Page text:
Ocular prosthesis cases on the rise
A total of 491 patients have undergone ocular prosthesis services since the establishment of the unit at the Korle Bu Teaching Hospital (KBTH) in September 2013.
This was disclosed at the 10th anniversary celebration of the unit on the theme, “Ocular Prosthesis Awareness: The Journey so far”.
An ocular prosthesis or artificial eye is a synthetic eye that is meant to mimic the appearance of a natural eye.
It is put in place of a natural eye that has been destroyed as a result of injury or disease and although one cannot see with the eye, it can help a patient’s face appear almost indistinguishable from someone with two working eyes.
The Chief Ocularist at the Ocular Prosthesis Unit of KBTH, Evelyn Kyereh, who disclosed this, said the services were needed by patients who had difficulty replacing their lost eye due to trauma or cancer of the eye.
“Customized ocular prosthesis is manufactured to improve the comfort and confidence of a patient or client and also protect the eye socket from infection, "she explained.
Ms Kyereh advised that people should not visit the pharmacy to buy eye drops without prescription when they have redness in the eye from infections such as Apollo, a bacterial or viral infection.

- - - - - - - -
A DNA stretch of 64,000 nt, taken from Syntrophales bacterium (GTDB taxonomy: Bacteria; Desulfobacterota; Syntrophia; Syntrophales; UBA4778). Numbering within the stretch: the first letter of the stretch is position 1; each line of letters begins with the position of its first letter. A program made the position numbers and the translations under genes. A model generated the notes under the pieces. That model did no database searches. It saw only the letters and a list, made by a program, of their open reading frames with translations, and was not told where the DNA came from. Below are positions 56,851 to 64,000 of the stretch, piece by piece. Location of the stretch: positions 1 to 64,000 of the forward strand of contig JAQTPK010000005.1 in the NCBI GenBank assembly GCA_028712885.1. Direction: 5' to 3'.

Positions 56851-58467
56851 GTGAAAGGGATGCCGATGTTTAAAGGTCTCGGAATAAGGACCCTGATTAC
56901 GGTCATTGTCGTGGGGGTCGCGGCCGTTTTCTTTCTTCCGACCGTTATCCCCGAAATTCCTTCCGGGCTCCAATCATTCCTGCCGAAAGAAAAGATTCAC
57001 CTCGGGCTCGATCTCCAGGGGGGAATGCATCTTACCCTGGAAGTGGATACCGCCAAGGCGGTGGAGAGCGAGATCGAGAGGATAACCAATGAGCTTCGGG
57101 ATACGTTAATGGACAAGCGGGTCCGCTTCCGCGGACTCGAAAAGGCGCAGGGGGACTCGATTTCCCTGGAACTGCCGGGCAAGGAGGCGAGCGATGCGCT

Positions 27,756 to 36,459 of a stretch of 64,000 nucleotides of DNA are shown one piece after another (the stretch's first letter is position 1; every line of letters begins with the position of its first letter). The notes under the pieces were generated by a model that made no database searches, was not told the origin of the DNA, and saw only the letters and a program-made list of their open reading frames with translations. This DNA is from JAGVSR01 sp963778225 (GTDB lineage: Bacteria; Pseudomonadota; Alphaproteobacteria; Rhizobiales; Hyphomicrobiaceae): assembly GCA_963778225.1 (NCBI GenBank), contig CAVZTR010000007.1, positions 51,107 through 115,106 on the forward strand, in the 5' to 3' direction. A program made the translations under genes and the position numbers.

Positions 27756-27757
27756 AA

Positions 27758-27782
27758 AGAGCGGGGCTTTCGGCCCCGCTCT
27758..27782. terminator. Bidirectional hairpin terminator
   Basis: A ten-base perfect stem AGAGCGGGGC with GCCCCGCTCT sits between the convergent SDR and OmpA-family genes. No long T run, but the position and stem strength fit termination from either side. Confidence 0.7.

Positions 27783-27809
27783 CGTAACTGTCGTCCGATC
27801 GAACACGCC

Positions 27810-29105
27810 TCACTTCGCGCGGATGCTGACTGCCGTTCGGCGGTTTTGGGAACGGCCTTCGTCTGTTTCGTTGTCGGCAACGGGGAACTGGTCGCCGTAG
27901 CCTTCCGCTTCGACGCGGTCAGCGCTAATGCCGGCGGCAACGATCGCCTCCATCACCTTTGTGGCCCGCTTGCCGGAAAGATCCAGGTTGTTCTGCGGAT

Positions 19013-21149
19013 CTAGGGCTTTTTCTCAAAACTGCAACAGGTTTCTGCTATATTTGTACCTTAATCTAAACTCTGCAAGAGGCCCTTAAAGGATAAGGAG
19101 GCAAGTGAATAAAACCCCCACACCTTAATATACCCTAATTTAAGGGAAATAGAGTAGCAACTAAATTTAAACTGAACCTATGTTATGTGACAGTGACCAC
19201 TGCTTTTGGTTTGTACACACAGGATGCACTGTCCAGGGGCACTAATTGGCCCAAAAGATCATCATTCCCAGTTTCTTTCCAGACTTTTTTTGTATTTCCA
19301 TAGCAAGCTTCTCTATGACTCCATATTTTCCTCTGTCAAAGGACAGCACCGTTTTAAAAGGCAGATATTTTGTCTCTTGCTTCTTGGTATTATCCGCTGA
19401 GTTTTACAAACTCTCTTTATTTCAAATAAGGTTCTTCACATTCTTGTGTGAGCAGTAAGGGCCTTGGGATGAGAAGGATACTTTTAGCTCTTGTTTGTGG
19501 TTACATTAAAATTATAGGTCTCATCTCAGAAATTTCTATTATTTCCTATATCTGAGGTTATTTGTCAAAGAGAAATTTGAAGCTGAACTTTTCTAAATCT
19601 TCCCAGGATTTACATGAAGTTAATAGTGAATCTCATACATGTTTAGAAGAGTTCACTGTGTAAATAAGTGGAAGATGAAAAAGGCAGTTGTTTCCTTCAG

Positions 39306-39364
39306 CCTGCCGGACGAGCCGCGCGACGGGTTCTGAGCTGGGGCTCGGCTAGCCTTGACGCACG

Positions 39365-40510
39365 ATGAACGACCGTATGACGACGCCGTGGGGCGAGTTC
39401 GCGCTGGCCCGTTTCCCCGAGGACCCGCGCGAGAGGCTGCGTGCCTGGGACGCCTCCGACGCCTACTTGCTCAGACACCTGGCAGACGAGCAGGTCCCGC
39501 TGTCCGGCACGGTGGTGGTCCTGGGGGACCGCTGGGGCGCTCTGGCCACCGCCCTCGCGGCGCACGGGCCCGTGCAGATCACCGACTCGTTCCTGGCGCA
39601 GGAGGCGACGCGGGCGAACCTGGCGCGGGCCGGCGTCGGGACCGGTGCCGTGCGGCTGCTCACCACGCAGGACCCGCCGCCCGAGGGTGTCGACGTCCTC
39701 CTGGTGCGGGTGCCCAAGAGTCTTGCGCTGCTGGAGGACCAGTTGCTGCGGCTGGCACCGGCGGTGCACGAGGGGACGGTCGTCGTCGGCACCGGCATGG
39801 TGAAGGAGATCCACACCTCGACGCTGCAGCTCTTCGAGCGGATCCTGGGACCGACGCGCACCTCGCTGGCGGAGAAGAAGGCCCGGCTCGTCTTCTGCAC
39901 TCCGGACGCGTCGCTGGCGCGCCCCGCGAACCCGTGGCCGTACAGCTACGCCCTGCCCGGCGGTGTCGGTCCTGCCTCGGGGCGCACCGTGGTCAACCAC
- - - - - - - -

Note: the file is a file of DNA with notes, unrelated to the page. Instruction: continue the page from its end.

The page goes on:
She noted that it could be any number of things such as pressure in the eye, eye cancer, allergies, dry eye, among others which might lead to a loss of an eye and would need to be addressed by a professional.
“If you get an infection in the eye such as Apollo, you cannot walk into any pharmacy and buy eye drops.
It is not advisable.
Redness of the eye should not be ignored", she added.
Ms Kyereh explained that when there was infection in the eye, the eye shrank and sank into the eye socket.
She said one needed surgery to remove the infected eye and replace it with a manufactured prosthesis.
“Each ocular prosthesis is hand sculpted, hand painted and polished to fit and look like the natural eye”, she stated.
She noted that the department hoped to train more ocularists in all the regional hospitals to reduce the distance covered by clients/patients to access the service.
Ms Kyereh said since its establishment by Oculoplastic surgeons, Dr Mark Alford, Dr Edith Dogbe and the then Head of Department of Korle Bu Lions International Eye Centre, Dr Stephen Akafo, they have trained six professionals within and outside the country including Uganda, Nigeria and Sierra Leone.
In total, 539 ocular prosthesis services have taken place in eight West African states with 491 in Ghana,14 in Ivory Coast,10 in Togo, nine in Mali, five each in Liberia and Burkina Faso, three in Niger and two in The Gambia.